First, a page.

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More education ‘reform’: killing the system from within


WE’RE in the middle of allegations of high level corruption, court cases involving government officials, El Nino drought and deaths, government service delivery breakdown and a vote of no confidence and national protest.

But in all this, one of the most important sectors of the nation has taken another battering.

Education Minister Nick Kuman, during his recent visit to Karamui in Simbu Province, announced that the Grade 8 and Grade 10 national examinations will be phased out as part of the new standard-based education (SBE) reform.

Kuman announced that the only external examinations will be in Grade 12, while students’ results prior to that will be assessed internally. He said this aligns line with the government’s vision to have all school-aged children go through 12 years of uninterrupted education from elementary to upper secondary.

His statement came at a time when people are suffering and dying as a result of the extreme effects of El Nino. This tragedy is happening even though the government was warned some years in advance of an impending severe weather condition.

It also came at a time when the country is embroiled in issues involving self-serving and self-aggrandising elites and their cronies while the people suffer.

These issues include a pending corruption case against the prime minister, the destruction of national symbols at Parliament Haus; the dubious UBS loan deal brokered by economic hitmen and bankers; the all too familiar interference in the court system to pervert justice; and continuing questionable appointments and compromised decisions within the police hierarchy.

All these issues are now taking centre stage in the people’s minds and discussions while Nick Kuman, at a remote location in the country, makes an important announcement about the education system.

The new SBE reform, according to the education department, is to improve education standards which dramatically regressed after the introduction of the outcomes based reforms (OBE) in 1993.

The irony of the good minister’s announcement is that phasing out examinations will have an adverse effect on the overall education standards the new SBE reform seeks to address.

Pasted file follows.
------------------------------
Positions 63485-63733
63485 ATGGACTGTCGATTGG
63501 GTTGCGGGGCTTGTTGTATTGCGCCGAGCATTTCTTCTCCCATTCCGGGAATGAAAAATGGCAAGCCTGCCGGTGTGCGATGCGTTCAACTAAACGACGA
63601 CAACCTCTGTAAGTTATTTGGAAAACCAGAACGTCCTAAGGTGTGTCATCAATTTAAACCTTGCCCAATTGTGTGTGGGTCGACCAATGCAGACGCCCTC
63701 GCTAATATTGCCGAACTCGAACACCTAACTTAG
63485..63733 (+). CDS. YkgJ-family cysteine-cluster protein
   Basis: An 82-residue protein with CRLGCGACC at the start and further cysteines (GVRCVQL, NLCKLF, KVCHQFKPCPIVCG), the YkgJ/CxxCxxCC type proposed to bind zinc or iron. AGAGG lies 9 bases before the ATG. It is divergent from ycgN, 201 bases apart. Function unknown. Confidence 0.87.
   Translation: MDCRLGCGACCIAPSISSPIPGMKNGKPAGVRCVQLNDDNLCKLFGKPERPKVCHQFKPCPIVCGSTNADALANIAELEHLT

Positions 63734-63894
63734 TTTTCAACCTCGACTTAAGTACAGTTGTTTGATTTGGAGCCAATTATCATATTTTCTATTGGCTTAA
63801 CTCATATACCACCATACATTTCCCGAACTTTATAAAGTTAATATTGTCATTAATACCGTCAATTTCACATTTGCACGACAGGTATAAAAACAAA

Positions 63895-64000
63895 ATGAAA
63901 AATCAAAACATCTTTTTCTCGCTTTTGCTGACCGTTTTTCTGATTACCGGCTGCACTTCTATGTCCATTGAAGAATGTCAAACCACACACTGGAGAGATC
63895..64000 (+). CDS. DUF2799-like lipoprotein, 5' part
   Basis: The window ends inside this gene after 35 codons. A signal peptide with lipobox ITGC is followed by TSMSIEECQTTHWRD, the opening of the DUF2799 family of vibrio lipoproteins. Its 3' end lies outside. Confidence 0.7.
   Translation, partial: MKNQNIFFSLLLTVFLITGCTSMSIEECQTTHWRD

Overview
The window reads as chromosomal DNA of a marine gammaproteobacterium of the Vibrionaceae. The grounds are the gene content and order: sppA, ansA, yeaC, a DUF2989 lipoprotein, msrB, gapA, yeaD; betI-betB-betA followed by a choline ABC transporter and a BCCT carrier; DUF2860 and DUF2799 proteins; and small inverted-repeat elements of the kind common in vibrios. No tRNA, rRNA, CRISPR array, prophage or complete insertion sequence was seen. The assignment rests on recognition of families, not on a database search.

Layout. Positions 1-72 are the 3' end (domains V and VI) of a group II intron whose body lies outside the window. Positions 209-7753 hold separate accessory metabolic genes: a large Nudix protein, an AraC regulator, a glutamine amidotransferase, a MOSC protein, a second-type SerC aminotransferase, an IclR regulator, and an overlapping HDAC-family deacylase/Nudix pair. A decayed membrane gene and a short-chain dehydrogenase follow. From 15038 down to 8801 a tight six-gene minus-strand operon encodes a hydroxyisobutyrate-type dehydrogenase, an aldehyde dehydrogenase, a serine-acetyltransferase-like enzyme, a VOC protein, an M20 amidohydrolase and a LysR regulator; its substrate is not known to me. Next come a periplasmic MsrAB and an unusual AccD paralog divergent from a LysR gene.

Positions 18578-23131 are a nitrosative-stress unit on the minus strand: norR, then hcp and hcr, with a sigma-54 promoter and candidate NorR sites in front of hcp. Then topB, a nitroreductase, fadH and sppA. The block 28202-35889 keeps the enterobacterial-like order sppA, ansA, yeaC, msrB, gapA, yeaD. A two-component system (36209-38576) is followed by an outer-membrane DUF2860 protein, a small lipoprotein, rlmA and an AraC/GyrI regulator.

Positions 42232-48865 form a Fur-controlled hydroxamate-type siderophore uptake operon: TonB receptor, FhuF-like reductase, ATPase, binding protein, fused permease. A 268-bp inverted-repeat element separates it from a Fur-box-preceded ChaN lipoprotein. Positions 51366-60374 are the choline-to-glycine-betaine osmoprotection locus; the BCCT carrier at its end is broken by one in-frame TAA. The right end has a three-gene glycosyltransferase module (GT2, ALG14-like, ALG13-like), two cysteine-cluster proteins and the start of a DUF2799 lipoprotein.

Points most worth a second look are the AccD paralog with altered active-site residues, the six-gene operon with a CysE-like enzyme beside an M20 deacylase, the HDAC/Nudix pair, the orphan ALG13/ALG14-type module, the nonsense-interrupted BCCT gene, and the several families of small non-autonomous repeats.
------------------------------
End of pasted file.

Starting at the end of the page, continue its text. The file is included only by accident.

In any education system, there must be examinations at different levels for educators to evaluate their teaching and for the system to test and screen students to see if they are eligible and can perform at a higher level of study.

When examinations are taken out of the equation, the result for students will be a below average to average performance because will be no competition and no pressure to perform.

And when lack of competition and laziness become a culture amongst students, the job of teaching becomes very difficult and this can easily lead to a drop in teacher morale.

When there are demotivated students and teachers, the outcome is a dysfunctional education system.

Education Minister Kuman, the Education Secretary and the Education Department are still to clarify the advantages and disadvantages of the new standard based reform and the phasing out of the Grade 8 and Grade 10 national examinations after next year.

If this decision is based on sound research and proven data, then the information must be made available to stakeholders, teachers, parents and children. This has not been done.

Otherwise it seems like we are heading for another education disaster comparable to the last ‘reform’. We are going to kill our education system from within and deprive the future well-being and prosperity of our citizens.


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Philip G Kaupa

This is not a revolutionary idea, it never existed anywhere in the world and it will never be here under Kuman's administration.

Papua New Guinea is not a laboratory and we the people are not lab rats. Be mindful of the policies you bring. If you are unsure of the consequences I suggest you consult the experts.

How can you trust internal academic assessment to determine a student's progress? If people can cheat in the national examinations, I have no doubt this reform will be a total disgrace and chaos.

This among all that has happened. Paradise in Peril.

Daniel Ipan Kumbon

Raymond, you have raised an important issue here. There have been allegations of cheating in the schools perpetrated by corrupt officials in the Education Department who sold test results.

Phasing out the Grade 8 and 10 national exams will be a disaster.

It is now a requirement to provide copies of Grade 8, 10, 12 and college diploma or degree papers when seeking employment or applying for further studies. This shows consistency in a person's academic performance.

Just one Grade 12 certificate won't show much of a person's academic worth. So, Hon Nick Kuman, with due respect, I urge you to forget the new policy and allow the current system to test our students at Grade 8, 10 and 12 to remain.

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